Mark Billingham is one of the UK’s most acclaimed and popular crime writers whose series of novels featuring D.I. Tom Thorne has sold over five million copies worldwide and twice won him the Crime Novel Of The Year award. His standalone thriller In the Dark was chosen as one of the twelve best books of the year by the Times and his debut novel, Sleepyhead was chosen by the Sunday Times as one of the 100 books that had shaped the decade.
A television series based on the Thorne novels starred David Morrissey as Tom Thorne and a major new drama based on In The Dark and Time Of Death was screened by the BBC in 2017.
Mark Billingham’s latest novel is The Killing Habit.
Fanny Blake was a publisher for many years editing both fiction and non-fiction before becoming a freelance journalist and writer. She has written various non-fiction titles, acted as a ghost writer for a number of celebrities and is also books editor of Woman & Home. She has written seven novels including House of Dreams and Our Summer Together. Her latest novel An Italian Summer is out now.
John Dougherty has always loved reading, so it’s not surprising that he became a writer. With around twenty published books to his name so far, he’s probably best known for the critically acclaimed and very silly Stinkbomb & Ketchup-Face series, inspired by his own children. He is also a poet; his first collection, Dinosaurs & Dinner-Ladies, was published in 2016.
Born in Larne, Northern Ireland, John now lives in Stroud, Gloucestershire. He once harboured ambitions to be a professional musician, and with his band supported acts as varied as Bad Manners, Cast, and Hank Wangford. These days his song writing talents are often put to use writing silly songs for his school and festival appearances, and protest songs for campaigns he supports.
John is very proud to be a patron of the Chipping Norton Literary Festival and in 2016, alongside Jo Cotterill, he was a guest director of the children’s programme.
Clare Mackintosh is the founder member of ChipLitFest. She is also a Sunday Times bestselling author.
Clare spent twelve years in the police force, including time on CID, and as a public order commander. She left the police in 2011 to work as a freelance journalist and social media consultant, and now writes full time.
Clare’s debut novel, I Let You Go, was a Sunday Times top ten bestseller for 12 weeks, and was the fastest selling title by a new crime writer in 2015. It was selected for both the Richard and Judy Book Club and ITV’s Loose Women’s ‘Loose Books’, and has sold more than a million copies worldwide. In July 2016 Clare received the Theakstons Old Peculier Crime Novel of the Year award, and won the Cognac Prix du Polar for International Novel of the Year that autumn.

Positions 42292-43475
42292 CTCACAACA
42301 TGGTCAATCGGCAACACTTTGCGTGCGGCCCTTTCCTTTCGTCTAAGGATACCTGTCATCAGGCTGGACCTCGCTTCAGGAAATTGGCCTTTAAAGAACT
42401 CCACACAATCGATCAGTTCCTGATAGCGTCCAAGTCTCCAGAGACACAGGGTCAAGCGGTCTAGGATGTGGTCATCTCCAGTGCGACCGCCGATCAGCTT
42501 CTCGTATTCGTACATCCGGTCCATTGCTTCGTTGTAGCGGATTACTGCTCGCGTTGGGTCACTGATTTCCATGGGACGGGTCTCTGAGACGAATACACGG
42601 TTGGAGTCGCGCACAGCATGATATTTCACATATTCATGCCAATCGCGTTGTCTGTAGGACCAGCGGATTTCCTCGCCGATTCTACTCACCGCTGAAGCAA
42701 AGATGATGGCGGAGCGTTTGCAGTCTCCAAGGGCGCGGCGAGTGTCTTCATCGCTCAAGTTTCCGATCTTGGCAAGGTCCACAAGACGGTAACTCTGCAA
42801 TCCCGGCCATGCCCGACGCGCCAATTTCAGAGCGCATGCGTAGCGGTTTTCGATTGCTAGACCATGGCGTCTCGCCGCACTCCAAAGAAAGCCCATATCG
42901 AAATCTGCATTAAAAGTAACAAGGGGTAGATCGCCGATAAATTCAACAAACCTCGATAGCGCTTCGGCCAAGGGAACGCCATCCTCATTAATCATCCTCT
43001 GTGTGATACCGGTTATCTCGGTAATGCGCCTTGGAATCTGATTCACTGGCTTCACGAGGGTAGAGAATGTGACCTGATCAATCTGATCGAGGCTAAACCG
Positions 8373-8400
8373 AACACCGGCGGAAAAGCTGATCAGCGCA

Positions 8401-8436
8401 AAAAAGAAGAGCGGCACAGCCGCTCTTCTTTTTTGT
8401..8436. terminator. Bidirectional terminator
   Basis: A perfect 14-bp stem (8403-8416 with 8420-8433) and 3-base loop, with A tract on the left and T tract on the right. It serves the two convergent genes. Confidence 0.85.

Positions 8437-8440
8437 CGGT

Clare’s second book, I See You, was published in the UK in July 2016, charting at number 1 in the Sunday Times hardback bestseller list. I See You was a Richard & Judy Summer Read in 2017, and won the readers’ vote. Clare’s books are translated into more than 35 languages.
Clare is patron of the Silver Star Society, a charity based at the John Radcliffe hospital in Oxford which supports parents experiencing high-risk or difficult pregnancies. She lives in North Wales with her husband and their three children.
Korky Paul was born in Zimbabwe and studied Fine Arts and Animation.
Among his many picture books is the multi-million selling Winnie and Wibur series. Known only to himself as the 'World's Greatest Portrait Artist', he visits schools promoting his passion for drawing. Winner of Supporter of the Year for Summertown Stars Football Club. He is a patron of The Art Room, Pegasus Theatre, ARCh, Reading Quest, The Stratford Literary Festival and ChipLitFest.
He works in Oxford.
SF Said's first book, Varjak Paw, won the Smarties Prize for Children's Literature. It has since been adapted as a stage play and an opera, and a film version is in development. The sequel, The Outlaw Varjak Paw, won the Blue Peter Book Of The Year. His third book, Phoenix, was selected to represent the UK on the IBBY International Honour Book List, shortlisted for the Guardian Children's Fiction Award, and nominated for both the Carnegie and Kate Greenaway Medals. All three books were illustrated by Dave McKean. He is currently working on a book called Tyger.
Robin was born in California and grew up in an Oxford college, across the road from the house where Alice in Wonderland lived. She has been making up stories all her life.
When she was twelve, her father handed her a copy of The Murder of Roger Ackroyd and she realised that she wanted to be either Hercule Poirot or Agatha Christie when she grew up. She spent her teenage years at Cheltenham Ladies' College, reading a lot of murder mysteries and hoping that she'd get the chance to do some detecting herself (she didn't). She went to university, where she studied crime fiction, and then worked at a children's publisher. Robin is now a full-time author who lives in Oxford with her husband and her pet bearded dragon, Watson. She is the author of the bestselling, award-winning Murder Most Unladylike series and the Guggenheim Mystery.